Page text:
India needs a new banking policy framework
The recapitalization of public sector banks has been rightly welcomed by most analysts. The Narendra Modi government has decided to spend big money to clean up the banks it owns, despite the obvious risks of moral hazard that bank bailouts across the world have inevitably faced. The next step should be a clear roadmap for future financial policy, before India stumbles into its next banking mess.
Take a look at what happened in the recent past. Three important policy documents laid the groundwork for banking reforms since the 1991 reforms: The report of the first Narasimham committee set up in 1991, the report of the second Narasimham committee set up in 1998 and the report of the Raghuram Rajan committee that was released in 2009. Not all their ideas were implemented, but they did set the ball rolling for a structural transformation of Indian banking. It is now time for a fourth comprehensive look at the issue, as a new set of challenges emerge.
Much has changed over the years. For example, Indian banks now have to meet international capital adequacy standards, a smaller portion of their deposits has to be handed over to fund the fiscal deficit, interest rates are determined by the market, branch expansion policies are more liberal and new private sector banks offer competition to the public sectors banks.
Yet, despite this undoubted progress away from the days of financial repression, this is the third banking mess India has had to deal with over the past three decades. Compare this instability with what has happened in the equity markets over the same period of time. Policy reforms in the equity markets have ensured that there has been no systemic crisis even in moments of immense stress, which is a far cry from the days when Dalal Street would grind to a halt in periodic payments crises.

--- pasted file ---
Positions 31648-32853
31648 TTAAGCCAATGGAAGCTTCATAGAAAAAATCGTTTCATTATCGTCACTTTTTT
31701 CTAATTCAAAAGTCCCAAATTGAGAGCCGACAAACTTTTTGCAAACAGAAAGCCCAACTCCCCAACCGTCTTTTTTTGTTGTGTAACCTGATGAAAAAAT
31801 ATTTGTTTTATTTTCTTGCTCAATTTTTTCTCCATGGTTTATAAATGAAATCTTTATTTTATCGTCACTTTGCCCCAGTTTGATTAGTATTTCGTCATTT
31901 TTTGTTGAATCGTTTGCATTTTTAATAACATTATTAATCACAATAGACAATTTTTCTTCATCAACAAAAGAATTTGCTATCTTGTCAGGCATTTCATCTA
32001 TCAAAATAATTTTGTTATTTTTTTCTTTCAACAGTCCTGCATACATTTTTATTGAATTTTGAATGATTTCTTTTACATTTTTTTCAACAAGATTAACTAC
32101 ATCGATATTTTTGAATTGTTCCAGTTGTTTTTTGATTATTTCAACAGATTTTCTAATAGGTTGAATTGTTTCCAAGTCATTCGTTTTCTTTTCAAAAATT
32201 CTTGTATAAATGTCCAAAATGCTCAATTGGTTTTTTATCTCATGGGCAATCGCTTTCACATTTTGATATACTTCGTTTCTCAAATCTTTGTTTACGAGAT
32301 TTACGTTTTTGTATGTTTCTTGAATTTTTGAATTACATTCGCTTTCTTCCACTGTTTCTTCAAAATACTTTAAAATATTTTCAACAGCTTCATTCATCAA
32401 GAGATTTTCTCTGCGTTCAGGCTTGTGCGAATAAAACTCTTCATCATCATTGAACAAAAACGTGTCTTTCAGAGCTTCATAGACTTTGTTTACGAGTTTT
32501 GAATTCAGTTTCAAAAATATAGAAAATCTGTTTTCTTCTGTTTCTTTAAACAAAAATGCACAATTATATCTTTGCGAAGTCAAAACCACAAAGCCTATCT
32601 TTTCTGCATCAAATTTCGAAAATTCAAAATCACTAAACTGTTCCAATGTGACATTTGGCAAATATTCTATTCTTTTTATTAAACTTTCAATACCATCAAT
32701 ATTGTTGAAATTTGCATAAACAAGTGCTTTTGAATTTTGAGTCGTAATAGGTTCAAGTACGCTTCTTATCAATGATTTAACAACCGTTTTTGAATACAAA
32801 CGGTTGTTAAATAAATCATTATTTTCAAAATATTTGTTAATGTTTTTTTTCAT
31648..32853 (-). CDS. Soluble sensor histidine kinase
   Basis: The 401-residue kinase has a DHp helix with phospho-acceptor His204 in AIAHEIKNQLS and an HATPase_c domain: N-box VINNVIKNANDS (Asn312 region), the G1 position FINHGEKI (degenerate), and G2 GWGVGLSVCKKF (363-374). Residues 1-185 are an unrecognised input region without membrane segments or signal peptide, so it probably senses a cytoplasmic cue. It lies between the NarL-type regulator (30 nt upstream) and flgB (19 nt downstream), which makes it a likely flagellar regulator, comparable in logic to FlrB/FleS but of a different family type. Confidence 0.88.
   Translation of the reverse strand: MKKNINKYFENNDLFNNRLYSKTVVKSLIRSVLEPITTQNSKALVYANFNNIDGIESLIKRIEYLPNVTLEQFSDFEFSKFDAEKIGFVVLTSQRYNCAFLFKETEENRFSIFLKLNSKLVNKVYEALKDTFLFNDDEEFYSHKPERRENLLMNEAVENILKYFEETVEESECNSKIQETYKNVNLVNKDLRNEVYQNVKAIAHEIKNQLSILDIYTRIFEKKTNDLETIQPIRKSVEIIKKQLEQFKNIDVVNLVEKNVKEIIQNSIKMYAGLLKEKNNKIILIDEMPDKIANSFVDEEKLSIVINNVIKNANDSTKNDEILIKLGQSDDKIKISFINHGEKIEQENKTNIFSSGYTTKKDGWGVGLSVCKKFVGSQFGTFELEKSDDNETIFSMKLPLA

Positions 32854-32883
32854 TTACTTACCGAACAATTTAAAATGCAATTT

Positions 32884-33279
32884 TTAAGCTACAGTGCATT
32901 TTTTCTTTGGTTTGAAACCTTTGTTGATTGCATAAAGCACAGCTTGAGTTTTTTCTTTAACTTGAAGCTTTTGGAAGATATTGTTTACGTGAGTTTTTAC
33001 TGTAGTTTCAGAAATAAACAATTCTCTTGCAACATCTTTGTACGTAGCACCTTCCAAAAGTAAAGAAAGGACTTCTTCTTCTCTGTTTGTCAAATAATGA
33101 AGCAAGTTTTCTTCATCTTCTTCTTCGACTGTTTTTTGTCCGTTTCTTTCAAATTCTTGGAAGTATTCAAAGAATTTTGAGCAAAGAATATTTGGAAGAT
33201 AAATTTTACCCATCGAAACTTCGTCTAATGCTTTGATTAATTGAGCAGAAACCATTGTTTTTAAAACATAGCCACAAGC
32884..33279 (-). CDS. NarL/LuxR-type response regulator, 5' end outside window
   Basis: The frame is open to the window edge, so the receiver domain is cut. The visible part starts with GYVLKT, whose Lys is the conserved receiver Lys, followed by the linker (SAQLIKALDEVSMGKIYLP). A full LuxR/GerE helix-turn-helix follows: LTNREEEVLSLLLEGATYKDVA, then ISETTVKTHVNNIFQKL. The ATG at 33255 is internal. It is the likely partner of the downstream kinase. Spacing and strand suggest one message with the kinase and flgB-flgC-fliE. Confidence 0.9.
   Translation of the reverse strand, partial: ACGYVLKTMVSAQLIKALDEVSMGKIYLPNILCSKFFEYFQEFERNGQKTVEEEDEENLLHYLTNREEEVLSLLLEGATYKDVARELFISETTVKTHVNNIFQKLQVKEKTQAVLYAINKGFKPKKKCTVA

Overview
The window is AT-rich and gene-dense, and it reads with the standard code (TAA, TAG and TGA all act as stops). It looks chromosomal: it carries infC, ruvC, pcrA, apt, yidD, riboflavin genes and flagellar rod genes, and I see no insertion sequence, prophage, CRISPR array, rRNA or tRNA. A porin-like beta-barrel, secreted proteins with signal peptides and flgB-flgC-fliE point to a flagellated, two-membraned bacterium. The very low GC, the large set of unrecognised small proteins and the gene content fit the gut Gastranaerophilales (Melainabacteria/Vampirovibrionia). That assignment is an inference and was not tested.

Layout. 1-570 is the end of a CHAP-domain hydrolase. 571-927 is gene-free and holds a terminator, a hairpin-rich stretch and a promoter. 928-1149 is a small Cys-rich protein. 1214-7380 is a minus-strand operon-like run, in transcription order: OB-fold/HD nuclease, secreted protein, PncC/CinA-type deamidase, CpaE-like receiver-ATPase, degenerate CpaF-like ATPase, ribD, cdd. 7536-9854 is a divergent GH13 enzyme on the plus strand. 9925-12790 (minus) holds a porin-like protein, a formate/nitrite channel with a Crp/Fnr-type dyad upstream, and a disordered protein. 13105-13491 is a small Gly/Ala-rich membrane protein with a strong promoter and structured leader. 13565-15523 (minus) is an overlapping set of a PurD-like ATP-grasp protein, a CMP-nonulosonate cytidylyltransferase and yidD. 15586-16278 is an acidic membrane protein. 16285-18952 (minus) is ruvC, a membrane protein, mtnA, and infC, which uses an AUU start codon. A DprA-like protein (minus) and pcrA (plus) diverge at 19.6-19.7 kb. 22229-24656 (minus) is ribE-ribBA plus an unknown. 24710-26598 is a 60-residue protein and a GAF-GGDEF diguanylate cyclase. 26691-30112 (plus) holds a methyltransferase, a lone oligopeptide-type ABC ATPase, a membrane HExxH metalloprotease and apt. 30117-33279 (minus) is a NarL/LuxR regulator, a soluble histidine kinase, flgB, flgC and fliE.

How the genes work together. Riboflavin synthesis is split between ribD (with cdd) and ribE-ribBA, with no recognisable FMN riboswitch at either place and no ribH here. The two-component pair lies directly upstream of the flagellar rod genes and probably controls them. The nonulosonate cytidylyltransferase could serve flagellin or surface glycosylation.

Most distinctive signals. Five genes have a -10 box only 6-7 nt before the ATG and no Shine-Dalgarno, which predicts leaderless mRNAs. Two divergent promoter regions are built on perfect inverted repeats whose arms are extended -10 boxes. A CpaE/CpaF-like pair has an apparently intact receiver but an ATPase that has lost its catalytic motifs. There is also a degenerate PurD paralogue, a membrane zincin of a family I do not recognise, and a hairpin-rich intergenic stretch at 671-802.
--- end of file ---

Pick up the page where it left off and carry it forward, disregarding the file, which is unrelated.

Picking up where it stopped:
What now? Here are some of the important banking policy issues that the government needs to deal with in the coming years.
First, the need for public sector bank autonomy has been recognized for long. It is time to recognize the harsh truth that such autonomy is impossible given the political interests involved, when a phone call from New Delhi is enough to clear the way for dodgy loans to favoured industrial groups. India needs to now shift the needle from autonomy towards privatization. Banking is the only important sector of the economy in which the private sector is dwarfed by the public sector. The share of public sector companies has fallen sharply in most sectors such as airlines. Banking is an exception—and it is time this changes.
Second, the first Narasimham committee had said that India should move towards a three-tier banking structure. Four large lenders were to be developed as global banks, 10 banks were to become nationwide universal banks and local banks would concentrate on specific regions. It is not necessary to chart the future out in such granular detail, but the underlying issue of banking structure is an important one. The ongoing debates about bank consolidation and differentiated licensing require a framework rather than the current ad hoc statements.
Third, the weakest banks cannot be shut down at once because of the disruption such a move would cause. However, there is a strong case to convert at least some of them into narrow banks that use all their deposit money to buy government bonds. They could in effect become large payments banks rather than the more traditional financial intermediaries. Narrow banking is an idea that needs serious attention.
Fourth, this newspaper has earlier argued that India needs to move towards a financial structure in which large companies get mostly funded by the bond markets while smaller firms depend more heavily on banks for their finance. We have already seen some of this happening as companies have raised money from the bond markets when bank lending stagnated. The problem is that the corporate bond market is still illiquid, with most bonds held to maturity by a narrow set of investors. Deepening the corporate bond market is critical.
One of the grand lessons of the global financing crisis is that no country has figured out how to maintain financial stability. Credit booms have inevitably left bad loans in their wake. Bank-led financial systems such as Japan have been in trouble. And so have financial systems such as the US where the bond markets are more important.
There are no binary answers, but what is clear is that unstable financial systems hurt economic growth and job creation in the long run. The fiscal costs of bailouts can also be staggering.
The Indian political leadership needs to get a sense of what financial structure it desires—and then get experts to advise it on how to achieve it that goal.
Does the political leadership have the will to reshape and strengthen the banking system? Tell us at firstname.lastname@example.org